Nature’s Principles: Driving sustainable lactic acid production – and contributing to the circularity of Europe’s economy
“We are an impact company and want to contribute to the European goals for becoming more sustainable and circular. We want to have a positive impact on the economy.” Jules Rombouts is CTO of Nature’s Principles, a startup from the YES!Delft ecosystem, and together with fellow CEO Jan Pieter van Tilburg, he’s working hard on a technology that would revolutionize the way new chemicals are produced. The goal? To develop and implement fermentation-based production technologies that would replace oil-based chemicals and create improvement in terms of emitted CO2, water and arable land usage.
Market validation and the potential of sustainable lactic acid
For Jules, it all started in May 2019 when he and his previous co-founder joined YES!Delft’s Validation Lab to test the main assumptions of their technology. “We did a lot of customer interviews to understand the potential of the market. Our technology is an innovative one and is able to make lactic acid, among other chemicals in the future, from biomass.”
The technology behind Nature’s Principles is indeed unique in that it uses biomass, or in this case sugar beet, to produce lactic acid with a much lower carbon footprint. Sugar beet, compared to sugar cane, which is what traditional technologies are currently based on, requires less water for irrigation as well as less land usage.
“Our goal is to increase the use of bio-based resources in order to create carbon-neutral chemicals in the long run,” Jules says.
For Jan Pieter, in turn, getting to know Jules and the idea behind Nature’s Principles was a welcome next step in his career. Having worked for years for an oil major in Brazil, he was determined to move away from the industry. “I wanted to make a positive impact on the world,” he says.
“I was looking for technology with the potential to get involved in and I liked the drive behind Jules’ idea. We decided to team up for three months as a trial, at the end of which we realized that we wanted to continue working together.”
The rest is history.
Since Jan Pieter officially joined Nature’s Principles, the team has been scaling up their efforts to choose the right applications for their technology as well as the first customers to help them make the first move into the market.
“The technology has many applications,” Jan Pieter says. “Lactic acid is a good antibacterial so it can be used in food preservatives, and it is also a potent descaling agent, making it suitable for cleaning products. The biggest market is bioplastics, but that will take more time to develop. That’s our end game.”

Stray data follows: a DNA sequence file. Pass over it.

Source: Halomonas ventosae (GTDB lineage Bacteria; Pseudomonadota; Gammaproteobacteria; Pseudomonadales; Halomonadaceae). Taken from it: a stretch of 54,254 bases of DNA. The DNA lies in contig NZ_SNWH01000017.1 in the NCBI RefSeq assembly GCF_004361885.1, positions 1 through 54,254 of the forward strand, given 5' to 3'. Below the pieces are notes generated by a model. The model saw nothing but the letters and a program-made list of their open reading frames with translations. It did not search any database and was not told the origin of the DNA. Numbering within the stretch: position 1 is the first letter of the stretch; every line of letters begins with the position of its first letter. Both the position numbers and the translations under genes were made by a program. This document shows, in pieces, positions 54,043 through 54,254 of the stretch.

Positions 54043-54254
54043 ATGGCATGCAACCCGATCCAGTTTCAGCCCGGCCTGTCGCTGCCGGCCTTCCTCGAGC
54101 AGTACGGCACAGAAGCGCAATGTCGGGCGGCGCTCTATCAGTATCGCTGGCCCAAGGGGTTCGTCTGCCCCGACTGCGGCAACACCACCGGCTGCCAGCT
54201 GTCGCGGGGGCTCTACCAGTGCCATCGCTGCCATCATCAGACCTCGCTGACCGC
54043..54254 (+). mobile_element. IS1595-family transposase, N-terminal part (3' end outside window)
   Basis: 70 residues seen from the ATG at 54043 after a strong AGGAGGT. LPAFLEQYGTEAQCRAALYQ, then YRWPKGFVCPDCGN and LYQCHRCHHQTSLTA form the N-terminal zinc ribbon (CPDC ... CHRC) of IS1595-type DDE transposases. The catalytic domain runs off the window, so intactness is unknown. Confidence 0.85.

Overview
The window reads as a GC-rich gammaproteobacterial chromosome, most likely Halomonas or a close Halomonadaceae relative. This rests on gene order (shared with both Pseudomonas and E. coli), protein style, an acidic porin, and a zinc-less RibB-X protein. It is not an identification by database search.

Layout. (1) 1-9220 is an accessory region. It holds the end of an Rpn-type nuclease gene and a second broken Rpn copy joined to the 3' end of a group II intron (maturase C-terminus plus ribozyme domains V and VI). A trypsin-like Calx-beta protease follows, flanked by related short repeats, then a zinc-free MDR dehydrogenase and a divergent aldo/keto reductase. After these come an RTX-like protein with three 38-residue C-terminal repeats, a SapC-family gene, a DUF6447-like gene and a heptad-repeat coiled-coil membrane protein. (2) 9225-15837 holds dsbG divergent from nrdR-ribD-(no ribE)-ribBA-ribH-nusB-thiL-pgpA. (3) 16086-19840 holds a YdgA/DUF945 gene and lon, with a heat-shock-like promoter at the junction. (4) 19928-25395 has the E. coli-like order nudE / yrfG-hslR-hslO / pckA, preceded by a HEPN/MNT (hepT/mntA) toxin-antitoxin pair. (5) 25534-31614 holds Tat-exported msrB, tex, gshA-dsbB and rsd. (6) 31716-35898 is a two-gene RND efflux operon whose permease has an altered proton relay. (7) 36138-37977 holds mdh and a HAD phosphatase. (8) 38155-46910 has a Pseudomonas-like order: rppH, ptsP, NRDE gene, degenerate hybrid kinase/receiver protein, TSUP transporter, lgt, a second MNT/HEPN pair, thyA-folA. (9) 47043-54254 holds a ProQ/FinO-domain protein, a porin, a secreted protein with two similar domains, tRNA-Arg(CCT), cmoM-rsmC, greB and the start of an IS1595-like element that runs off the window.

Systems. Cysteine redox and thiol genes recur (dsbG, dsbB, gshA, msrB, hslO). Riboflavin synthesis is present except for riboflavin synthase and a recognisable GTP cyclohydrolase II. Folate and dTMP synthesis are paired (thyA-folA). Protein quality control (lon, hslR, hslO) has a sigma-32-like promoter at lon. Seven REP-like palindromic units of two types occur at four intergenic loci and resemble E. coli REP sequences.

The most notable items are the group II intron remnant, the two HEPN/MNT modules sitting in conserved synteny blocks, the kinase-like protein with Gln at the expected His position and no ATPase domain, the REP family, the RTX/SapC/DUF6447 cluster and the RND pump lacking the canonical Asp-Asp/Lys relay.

About 60% of conventional plastics can be replaced by polylactic acids (PLA), he says, yet producing PLA plastics is still far from being a price competitive alternative for all possible uses. This is something Nature’s Principles are determined to change – and they are well on their way to do so.
A growing team and an expanding technology
Just a few months ago, the team announced securing their first investors and a total amount of 500,000 euros. The funds are being used to expand the team and test a larger scale production in a pilot project in Balk, Friesland. As part of it, the startup will convert European sugar beets into lactic acid, validating its patented fermentation process at a 1,000x larger scale.
“Our current team of seven will be working to make this pilot a success and we will be looking to grow to at least 10 people by the end of this year,” Jan Pieter says. This will be necessary if they are to meet the ambitious goals they have set themselves for the future.
The next step following the pilot in Balk would be to build a commercial plant for their technology, “probably in the Netherlands and definitely in Europe.” Both Jules and Jan Pieter are strongly committed to contributing to the European economy and its transition towards circularity, so local production is something that is very important to them.
While they have now launched their technology with a focus on creating lactic acid in a more sustainable manner, there are other biochemicals that can be produced and that hold great potential, too. They will be part of the team’s expansion strategy in the future.
For now, Jan Pieter and Jules are looking to continue validating their technology, build key partnerships and encourage other entrepreneurs to step up and develop more sustainable technologies.
“We want to encourage people to start businesses that make an impact, especially bioengineering businesses,” Jules says. “We need more people that want to make a difference.”